Four dead as Yemen troops clash with Al-Qaeda

Yemeni men and security forces inspect the site of a suicide bombing in the southern port city of Aden, in this November 5, 2017 photo. (AFP)
Updated 11 November 2017
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Four dead as Yemen troops clash with Al-Qaeda

ADEN: Two soldiers and two terrorists were killed in clashes Friday as Emirati-backed Yemeni forces seized an Al-Qaeda foothold in the country’s south, security sources said.
Militants fled to nearby mountains after the clashes in Al-Hawtah district of Shabwa province, said a Yemeni officer.
He said Apache helicopters belonging to the UAE — a key member of a Saudi-led Arab coalition in Yemen — then strafed the mountains where the terrorists had fled.
“We entered Al-Hawtah after clashes with the terrorists and now we’re stationed in several locations... We are in total control of the area,” the officer said.
The UAE has been playing a key role in the Saudi-led campaign in Yemen, launched in 2015 to roll back Houthi militia gains but which has expanded to counter militant advances.
Al-Qaeda has flourished in the chaos of Yemen’s civil war and in August, Emirati-trained Yemeni special forces launched a US-backed operation against the group, also the target of a long-running US drone campaign.
Yemeni forces have brought Shabwa province largely under government control, though Al-Qaeda is known to make tactical retreats to mountain refuges, only to resurface.
Houthi militias still occupy one district of Shabwa as well as the neighboring province of Baida, the capital Sanaa and most of northern Yemen.


Egypt extends state of emergency for three months

Updated 21 October 2018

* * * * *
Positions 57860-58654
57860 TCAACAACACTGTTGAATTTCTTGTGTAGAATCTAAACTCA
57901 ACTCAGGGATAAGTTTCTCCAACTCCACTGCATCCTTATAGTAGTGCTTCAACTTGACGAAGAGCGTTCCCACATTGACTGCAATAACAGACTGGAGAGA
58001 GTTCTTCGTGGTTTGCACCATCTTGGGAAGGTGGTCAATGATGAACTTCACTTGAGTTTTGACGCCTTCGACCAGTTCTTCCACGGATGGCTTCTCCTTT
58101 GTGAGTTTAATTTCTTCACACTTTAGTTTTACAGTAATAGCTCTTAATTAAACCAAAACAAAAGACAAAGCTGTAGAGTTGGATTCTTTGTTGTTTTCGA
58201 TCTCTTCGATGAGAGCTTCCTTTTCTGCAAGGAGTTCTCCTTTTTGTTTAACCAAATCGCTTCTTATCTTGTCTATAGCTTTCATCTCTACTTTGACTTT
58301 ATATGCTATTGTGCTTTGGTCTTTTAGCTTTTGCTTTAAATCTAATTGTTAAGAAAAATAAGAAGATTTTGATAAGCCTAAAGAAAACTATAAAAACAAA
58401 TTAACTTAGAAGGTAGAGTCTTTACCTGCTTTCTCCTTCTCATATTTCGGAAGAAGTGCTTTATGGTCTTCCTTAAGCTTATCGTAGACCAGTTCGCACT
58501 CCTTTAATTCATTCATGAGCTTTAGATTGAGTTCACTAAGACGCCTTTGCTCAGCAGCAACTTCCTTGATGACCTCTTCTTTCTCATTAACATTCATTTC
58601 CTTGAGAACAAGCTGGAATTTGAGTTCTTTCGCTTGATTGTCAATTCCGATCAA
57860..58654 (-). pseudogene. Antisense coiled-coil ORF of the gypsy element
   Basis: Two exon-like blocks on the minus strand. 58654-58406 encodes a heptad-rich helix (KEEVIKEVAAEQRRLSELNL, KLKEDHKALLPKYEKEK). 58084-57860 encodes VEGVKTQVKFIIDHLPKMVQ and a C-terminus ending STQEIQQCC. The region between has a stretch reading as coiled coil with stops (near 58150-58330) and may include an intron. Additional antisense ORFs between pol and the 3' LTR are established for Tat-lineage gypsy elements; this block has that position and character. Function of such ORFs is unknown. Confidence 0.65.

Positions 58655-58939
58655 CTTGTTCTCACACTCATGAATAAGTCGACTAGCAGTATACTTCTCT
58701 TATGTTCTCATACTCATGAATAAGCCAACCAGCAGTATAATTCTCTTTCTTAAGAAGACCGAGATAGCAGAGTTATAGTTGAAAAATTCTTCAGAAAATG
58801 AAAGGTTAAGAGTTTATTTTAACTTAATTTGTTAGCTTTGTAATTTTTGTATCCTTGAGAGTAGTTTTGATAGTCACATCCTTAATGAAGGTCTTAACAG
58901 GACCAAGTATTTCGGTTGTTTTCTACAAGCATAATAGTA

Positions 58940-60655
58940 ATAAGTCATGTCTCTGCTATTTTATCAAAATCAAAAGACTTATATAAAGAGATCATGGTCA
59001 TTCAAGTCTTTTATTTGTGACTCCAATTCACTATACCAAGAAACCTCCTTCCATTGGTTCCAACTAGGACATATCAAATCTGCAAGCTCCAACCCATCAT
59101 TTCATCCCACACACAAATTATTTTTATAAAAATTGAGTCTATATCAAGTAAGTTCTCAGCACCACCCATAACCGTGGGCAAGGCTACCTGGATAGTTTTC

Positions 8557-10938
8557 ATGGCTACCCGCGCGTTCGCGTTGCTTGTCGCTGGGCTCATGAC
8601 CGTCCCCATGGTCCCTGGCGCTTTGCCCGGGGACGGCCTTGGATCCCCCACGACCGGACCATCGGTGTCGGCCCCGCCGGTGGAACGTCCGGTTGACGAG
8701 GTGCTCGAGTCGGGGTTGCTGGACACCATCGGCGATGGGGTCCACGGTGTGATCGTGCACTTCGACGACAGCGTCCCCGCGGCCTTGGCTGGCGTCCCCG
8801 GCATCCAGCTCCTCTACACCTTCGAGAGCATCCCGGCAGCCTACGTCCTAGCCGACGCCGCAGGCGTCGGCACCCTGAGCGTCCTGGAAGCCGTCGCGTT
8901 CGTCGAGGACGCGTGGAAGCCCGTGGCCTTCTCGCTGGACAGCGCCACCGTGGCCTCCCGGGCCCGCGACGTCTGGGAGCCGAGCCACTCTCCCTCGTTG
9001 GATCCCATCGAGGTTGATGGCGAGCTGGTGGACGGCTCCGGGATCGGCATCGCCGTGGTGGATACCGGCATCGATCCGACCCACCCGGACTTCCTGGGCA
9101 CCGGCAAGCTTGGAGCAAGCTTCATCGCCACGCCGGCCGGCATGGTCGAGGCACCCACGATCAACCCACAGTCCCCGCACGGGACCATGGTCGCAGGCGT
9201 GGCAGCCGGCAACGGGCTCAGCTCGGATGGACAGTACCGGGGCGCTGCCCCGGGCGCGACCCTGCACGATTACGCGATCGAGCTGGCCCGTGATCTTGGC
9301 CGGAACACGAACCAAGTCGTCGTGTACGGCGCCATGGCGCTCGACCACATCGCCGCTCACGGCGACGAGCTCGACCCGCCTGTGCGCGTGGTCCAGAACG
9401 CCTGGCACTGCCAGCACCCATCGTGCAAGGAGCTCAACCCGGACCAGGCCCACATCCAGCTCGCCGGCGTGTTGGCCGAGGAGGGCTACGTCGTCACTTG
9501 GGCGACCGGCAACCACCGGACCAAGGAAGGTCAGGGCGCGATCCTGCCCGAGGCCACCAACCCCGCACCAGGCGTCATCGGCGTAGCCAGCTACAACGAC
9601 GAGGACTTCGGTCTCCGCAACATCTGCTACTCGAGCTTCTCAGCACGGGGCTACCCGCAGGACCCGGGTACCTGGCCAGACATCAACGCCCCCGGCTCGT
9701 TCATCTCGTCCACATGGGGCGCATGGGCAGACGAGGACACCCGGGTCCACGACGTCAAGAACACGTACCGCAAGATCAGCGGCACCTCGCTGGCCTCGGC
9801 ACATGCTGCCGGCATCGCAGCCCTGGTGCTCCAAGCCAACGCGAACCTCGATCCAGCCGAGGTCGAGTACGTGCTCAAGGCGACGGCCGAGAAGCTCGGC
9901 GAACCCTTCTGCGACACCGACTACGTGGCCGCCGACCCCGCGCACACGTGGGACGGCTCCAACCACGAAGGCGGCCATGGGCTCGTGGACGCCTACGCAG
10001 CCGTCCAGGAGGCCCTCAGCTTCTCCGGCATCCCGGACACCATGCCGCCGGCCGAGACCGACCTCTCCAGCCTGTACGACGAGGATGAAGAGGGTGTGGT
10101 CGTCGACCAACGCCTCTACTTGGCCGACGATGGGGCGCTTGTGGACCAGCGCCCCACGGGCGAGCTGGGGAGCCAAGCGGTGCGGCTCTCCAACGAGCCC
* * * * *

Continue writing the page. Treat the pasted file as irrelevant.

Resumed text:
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Egypt extends state of emergency for three months

  • Egypt first imposed a state of emergency in April 2017 after two church bombings killed at least 45 people
  • The renewal starting Oct. 15 was published in the official gazette last week

CAIRO: Egypt’s parliament voted on Sunday to extend a state of emergency in the country for three months, prolonging the authorities’ ability to use special powers into 2019.
Egypt first imposed a state of emergency in April 2017 after two church bombings killed at least 45 people, and has extended it at three-month intervals since.
The renewal starting Oct. 15 was published in the official gazette last week, and required parliamentary approval within seven days.
It allows security forces to “take (measures) necessary to confront the dangers and funding of terrorism and safeguard security in all parts of the country,” the gazette said.
The state of emergency grants the authorities sweeping powers, allowing them to make arrests and crack down on what they call enemies of the state.
Prime Minister Mostafa Madbouly told parliament ahead of Sunday’s vote that national security needed to be balanced with the protection of public freedoms.
Egypt’s security forces have been fighting a militant insurgency concentrated in North Sinai, and launched a major operation in the remote region in February.